By My Side

EMRs and iPads may come and go, but I can count on one thing. I realized this last week, when I walked into a couple exam rooms without it. I felt suddenly naked and out of sorts when I entered the exam room whitecoatless. Yet it was not the lack of uniform that flustered me, but rather something more important – believe it or not – than a CT or MRI. It assists my judgment and corroborates hypotheses in a few minutes. It makes the difference between life and death at times. It is often used to help confirm time of death, in fact. 

So basic and resilient is this trusty sidekick that I have underappreciated at times, having recently fallen under the spell of such things as healthcare communications and social media, iPads, and other expensive pursuits/gadgets. Perhaps a bit of technology and information overload has led me to suddenly appreciate the most “primitive” aspects of my profession, which have been so taken for granted that I was completely unaware of it’s unavailability in other countries

I speak, of course, of my stethoscope.

I got mine at the start of my focused medical training. Somehow, it was slim pickings at the medical school bookstore at the beginning of the year. I was left with one of a color that was less than appealing to me, thinking I would, perhaps, replace it when I became an attending. It was quite a steep purchase for a student living on loans and Rice-a-Roni. But it has given me MANY returns during our thirteen years together. And I have not swapped it out for another color (though I have contemplated adding some “bling” to it, ultimately scrapping the idea due to a realization that it would be quite a hassle to clean). 

My boring green stethoscope, in fact, has helped me through codes on the hospital wards, alerted me to carotid stenoses, confirmed suspicions of fluid on the lung, gave me evidence of pericarditis, and even doubled as a reflex hammer. In the age of expensive disposability, my stethoscope has only needed to have its earpieces replaced once. And I might have to do it once or twice more in my clinical lifetime. I do not even know if one of these things can actually be broken. It also has not yet been replaced by a flashy fad. Does anyone really need to upgrade their stethoscope?

My stethoscope is my constant companion, even when I am evaluating a rash. (You never know what you run into primary care, after all). It is the workhorse of medicine, undervalued and underappreciated, much like primary care today.

A Question for the Reader: White Coats

One of the easiest Halloween costumes is to put on a white lab coat. You would be instantly recognizable as a doctor.

I am exploring the White Coat further. What does it mean to you as a patient or a physician? What do you think of doctors who choose to wear them or not to wear them? Is it a power trip? Does it give you, as a patient, a sense of confidence in that physician? Would a different color be preferable?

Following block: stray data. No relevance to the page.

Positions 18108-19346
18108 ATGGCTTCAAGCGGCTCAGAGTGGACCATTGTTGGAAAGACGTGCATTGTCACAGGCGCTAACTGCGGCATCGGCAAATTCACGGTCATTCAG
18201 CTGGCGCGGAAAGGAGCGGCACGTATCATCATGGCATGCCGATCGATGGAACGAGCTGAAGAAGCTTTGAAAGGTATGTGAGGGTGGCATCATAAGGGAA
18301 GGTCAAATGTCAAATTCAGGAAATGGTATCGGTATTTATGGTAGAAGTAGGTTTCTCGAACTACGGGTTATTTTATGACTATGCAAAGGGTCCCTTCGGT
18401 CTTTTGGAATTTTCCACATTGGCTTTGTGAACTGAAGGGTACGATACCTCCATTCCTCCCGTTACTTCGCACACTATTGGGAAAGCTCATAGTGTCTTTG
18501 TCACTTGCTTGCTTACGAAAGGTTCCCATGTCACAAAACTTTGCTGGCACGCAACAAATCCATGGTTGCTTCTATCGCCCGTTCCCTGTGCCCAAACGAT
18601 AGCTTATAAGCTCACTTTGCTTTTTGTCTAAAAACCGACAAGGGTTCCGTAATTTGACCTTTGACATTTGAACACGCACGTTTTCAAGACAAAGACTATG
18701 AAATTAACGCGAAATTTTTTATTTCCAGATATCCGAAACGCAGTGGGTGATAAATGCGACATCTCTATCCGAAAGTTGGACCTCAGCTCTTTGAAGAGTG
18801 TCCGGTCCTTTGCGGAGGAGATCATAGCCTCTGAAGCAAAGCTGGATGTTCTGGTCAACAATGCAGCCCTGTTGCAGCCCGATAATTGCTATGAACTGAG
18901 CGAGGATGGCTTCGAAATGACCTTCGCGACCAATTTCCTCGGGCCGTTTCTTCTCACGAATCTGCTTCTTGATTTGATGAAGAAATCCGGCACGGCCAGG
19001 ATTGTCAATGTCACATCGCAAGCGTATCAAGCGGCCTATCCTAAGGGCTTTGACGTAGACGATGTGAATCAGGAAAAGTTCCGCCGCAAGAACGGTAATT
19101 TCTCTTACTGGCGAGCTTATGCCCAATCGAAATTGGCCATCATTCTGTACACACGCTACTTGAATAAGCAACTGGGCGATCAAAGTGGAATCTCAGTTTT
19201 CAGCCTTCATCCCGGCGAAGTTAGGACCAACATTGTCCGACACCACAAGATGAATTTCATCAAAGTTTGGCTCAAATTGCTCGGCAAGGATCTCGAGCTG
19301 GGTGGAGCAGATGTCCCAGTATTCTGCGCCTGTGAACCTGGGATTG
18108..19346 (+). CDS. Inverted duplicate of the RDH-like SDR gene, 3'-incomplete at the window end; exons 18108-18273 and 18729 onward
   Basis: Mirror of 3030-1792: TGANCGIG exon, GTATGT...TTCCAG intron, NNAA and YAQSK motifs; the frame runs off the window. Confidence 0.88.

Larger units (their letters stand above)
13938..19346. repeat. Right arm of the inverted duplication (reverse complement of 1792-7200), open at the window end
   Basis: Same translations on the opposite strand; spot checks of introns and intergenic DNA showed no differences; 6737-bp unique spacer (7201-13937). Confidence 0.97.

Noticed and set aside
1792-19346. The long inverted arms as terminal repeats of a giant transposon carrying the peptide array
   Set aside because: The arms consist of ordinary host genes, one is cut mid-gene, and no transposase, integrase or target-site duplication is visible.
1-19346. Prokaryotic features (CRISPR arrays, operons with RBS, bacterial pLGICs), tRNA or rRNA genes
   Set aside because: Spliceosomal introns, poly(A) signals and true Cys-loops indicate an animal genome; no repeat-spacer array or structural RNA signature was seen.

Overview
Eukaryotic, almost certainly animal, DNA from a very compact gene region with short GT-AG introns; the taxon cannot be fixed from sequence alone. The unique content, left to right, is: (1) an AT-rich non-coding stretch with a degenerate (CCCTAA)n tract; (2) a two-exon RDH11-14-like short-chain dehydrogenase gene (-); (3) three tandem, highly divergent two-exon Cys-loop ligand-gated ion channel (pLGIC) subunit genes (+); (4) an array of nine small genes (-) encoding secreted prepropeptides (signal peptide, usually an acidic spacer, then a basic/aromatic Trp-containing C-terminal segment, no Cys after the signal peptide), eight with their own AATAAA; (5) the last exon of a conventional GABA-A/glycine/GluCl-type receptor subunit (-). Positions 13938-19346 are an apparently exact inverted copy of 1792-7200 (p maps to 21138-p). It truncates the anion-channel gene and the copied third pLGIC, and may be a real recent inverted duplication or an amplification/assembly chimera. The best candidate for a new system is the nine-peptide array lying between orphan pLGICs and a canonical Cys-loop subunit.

My question is being posed on Twitter (#whitecoats) and on Facebook. Let me know your thoughts there or comment on this blog post.

I promise that a summary post will come of this….

Focus on the Mission, Not the Score: Healing the Doctor-Patient Relationship

I recently read a post entitled “Patient Satisfaction and Doctor Requests – What’s the Score?” The post addressed the patient perception that doctors are not empathic and the physician perception that patients want to get what they want in order to be happy with their care. The content of the blog post notwithstanding, the phrase “What’s the Score?” is really what stuck with me.

What is the score?

0-0

If this is a fight, it is an unfair one with unfair rules. The doctor-patient relationship in its current state is like a marriage fraught with miscommunication, assumptions, and unspoken expectations. And let us not forget third- and fourth-party intruders (including insurance companies and administrators who push for productivity). The encroachment of these groups has put a strain on the original partnership.

One of the reasons I started this blog was to get back to the things about medicine that inspired me during my early years of training. I have had a relatively short career, so I am almost embarrassed to admit that there was a point shortly after residency that I felt I lost the meaning of being a physician. This was a time where I was seeing a large number of patients a day, not to mention all the other non-clinical –but just as crucial- work that was not built into the schedule and some life stressors that were going on at the time. There was no breathing room or bathroom breaks (and I am being literal about the latter, not the former). I believed that I was an empathic and capable physician, but I also knew that my interaction with patients was far from ideal during this time despite my best ability to stay afloat. Luckily, circumstances around scheduling patients changed in my office for unrelated reasons and things improved just enough for me to say to a clinic administrator “I am finally feeling like the doctor I have wanted to be.” Don’t get me wrong. I was still ridiculously busy, but not stressed to the point of physical, mental, and emotional exhaustion.

In some ways, physicians are functioning as skeletons of what they intended to be in our current healthcare system. I was a good example of this. I do not know any doctor who would not prefer to spend more time with their patients and be able to tap into their own empathic side. But the truth is that things like LDL goals, weekly visit numbers, and CPT codes are the measures that are valued because they are tangible and because practicing medicine in this country is still a business, after all, not a charity. So physicians working in cognitive specialties (like primary care) are trying to keep up with demand, working faster and smarter, pushing their neurons to the limits. How is this not going to translate into the interaction with patients?